Opera is not now, nor has it really ever been, entertainment. Opera is theater. One may go to the theater for several reasons, however I really don’t believe that any of them should be ‘to be entertained.’ For that there are blockbuster movies, rock concerts, ferris wheels, and break dancers on the subways. These are entertainments that can be enjoyed while baking a cake and pouring yourself a glass of champagne. Hey, at the AMC, you can even bring your soda inside with you! And a flask if you want, no one will stop you. We go to the theater to experience the performing arts. We go to bear witness to the parts of society that we may not have otherwise paid any attention. We should go to allow the combined efforts of music, sets, drama, and singing to strip away the masks that we normally wear in our daily lives and to reveal hidden crevices of our own psyches. We go to the theater so that we may grow as people.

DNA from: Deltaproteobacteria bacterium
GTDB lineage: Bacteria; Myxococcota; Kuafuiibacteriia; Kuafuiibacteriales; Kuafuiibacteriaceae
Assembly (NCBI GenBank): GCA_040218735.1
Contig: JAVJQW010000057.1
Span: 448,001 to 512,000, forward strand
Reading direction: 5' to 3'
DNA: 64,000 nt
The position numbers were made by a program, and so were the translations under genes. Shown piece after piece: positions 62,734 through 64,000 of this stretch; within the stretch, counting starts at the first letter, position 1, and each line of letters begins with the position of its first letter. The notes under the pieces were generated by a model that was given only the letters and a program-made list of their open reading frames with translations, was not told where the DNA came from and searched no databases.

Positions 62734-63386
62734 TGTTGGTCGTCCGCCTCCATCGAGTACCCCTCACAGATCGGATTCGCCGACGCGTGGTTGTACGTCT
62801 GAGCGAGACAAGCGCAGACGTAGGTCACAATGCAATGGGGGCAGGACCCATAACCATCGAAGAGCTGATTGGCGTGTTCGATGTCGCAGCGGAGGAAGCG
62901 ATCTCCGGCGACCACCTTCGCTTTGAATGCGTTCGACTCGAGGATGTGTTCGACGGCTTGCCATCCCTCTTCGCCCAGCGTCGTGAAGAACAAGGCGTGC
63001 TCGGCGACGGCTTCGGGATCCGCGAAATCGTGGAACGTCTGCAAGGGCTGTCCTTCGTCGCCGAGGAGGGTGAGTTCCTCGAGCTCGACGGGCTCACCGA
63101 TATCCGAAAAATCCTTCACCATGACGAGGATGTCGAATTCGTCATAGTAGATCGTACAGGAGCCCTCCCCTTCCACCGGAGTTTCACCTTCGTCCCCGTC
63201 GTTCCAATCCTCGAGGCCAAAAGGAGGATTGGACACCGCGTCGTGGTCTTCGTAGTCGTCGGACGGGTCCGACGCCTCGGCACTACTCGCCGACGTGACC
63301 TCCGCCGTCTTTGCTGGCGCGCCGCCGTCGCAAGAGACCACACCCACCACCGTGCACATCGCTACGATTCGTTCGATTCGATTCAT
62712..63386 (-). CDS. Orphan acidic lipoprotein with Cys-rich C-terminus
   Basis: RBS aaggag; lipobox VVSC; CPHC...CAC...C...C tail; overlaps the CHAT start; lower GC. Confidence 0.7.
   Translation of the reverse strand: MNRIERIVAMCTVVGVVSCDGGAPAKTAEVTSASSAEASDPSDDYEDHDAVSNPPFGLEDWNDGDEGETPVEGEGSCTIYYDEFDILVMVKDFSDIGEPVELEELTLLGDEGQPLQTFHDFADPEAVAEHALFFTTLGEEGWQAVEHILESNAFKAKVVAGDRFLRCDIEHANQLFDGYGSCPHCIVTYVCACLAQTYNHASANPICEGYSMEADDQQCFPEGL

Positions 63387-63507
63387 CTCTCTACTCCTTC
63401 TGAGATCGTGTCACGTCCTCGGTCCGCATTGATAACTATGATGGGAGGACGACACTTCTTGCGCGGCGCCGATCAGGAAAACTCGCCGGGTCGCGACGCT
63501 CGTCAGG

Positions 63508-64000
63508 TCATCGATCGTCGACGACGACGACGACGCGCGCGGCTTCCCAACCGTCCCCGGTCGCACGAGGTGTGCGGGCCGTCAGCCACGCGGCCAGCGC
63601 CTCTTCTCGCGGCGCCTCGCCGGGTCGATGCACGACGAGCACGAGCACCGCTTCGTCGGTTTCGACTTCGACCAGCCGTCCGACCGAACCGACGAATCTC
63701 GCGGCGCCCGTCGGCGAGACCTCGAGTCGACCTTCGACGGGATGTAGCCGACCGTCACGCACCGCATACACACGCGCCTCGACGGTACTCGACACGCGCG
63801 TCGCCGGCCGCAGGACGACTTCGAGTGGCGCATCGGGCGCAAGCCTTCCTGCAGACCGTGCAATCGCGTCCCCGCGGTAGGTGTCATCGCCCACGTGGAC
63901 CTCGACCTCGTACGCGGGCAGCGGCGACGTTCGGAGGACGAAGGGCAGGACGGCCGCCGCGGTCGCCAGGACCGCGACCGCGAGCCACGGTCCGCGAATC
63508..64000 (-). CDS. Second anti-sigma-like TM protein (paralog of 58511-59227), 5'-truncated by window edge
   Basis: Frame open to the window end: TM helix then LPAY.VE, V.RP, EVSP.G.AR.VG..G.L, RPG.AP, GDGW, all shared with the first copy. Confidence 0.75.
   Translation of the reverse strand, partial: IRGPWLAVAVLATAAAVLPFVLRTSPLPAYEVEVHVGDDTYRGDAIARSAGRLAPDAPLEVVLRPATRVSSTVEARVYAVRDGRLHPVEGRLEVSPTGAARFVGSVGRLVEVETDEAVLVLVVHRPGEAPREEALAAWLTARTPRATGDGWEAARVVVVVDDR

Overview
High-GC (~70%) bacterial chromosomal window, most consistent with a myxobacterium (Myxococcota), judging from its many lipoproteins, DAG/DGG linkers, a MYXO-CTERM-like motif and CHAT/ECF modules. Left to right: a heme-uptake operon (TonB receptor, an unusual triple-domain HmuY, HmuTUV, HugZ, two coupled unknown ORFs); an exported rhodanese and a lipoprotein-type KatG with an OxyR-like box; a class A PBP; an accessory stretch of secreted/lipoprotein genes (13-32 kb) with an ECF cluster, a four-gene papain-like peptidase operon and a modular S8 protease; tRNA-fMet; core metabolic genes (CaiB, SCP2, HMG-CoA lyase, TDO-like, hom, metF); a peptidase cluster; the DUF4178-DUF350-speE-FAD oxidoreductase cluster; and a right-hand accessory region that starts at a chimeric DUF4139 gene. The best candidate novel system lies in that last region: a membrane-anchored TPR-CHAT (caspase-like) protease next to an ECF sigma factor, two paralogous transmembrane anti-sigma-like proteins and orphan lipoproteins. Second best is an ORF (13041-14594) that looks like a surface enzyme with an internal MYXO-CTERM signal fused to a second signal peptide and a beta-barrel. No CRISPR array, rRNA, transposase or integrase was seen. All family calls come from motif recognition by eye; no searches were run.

I am not so daft to hope that the audience will sit stoic while the esoteric practices of audience etiquette are ritualistically obliged. In fact, these people aren’t at the theater to grow any more than you are. They are there because of some inherent and selfish need to show up and be seen there. I am asking that instead of sitting passively, we engage into the meaning, context, and questions raised by the works arguments. That instead of accepting any production at face value, we instead turn to thinking critically about the music, mis-en-scene, the sets and lighting, and the singing and examine how these elements combine to make an argument that transcends the walls of the theater. Or, alternatively, how they don’t.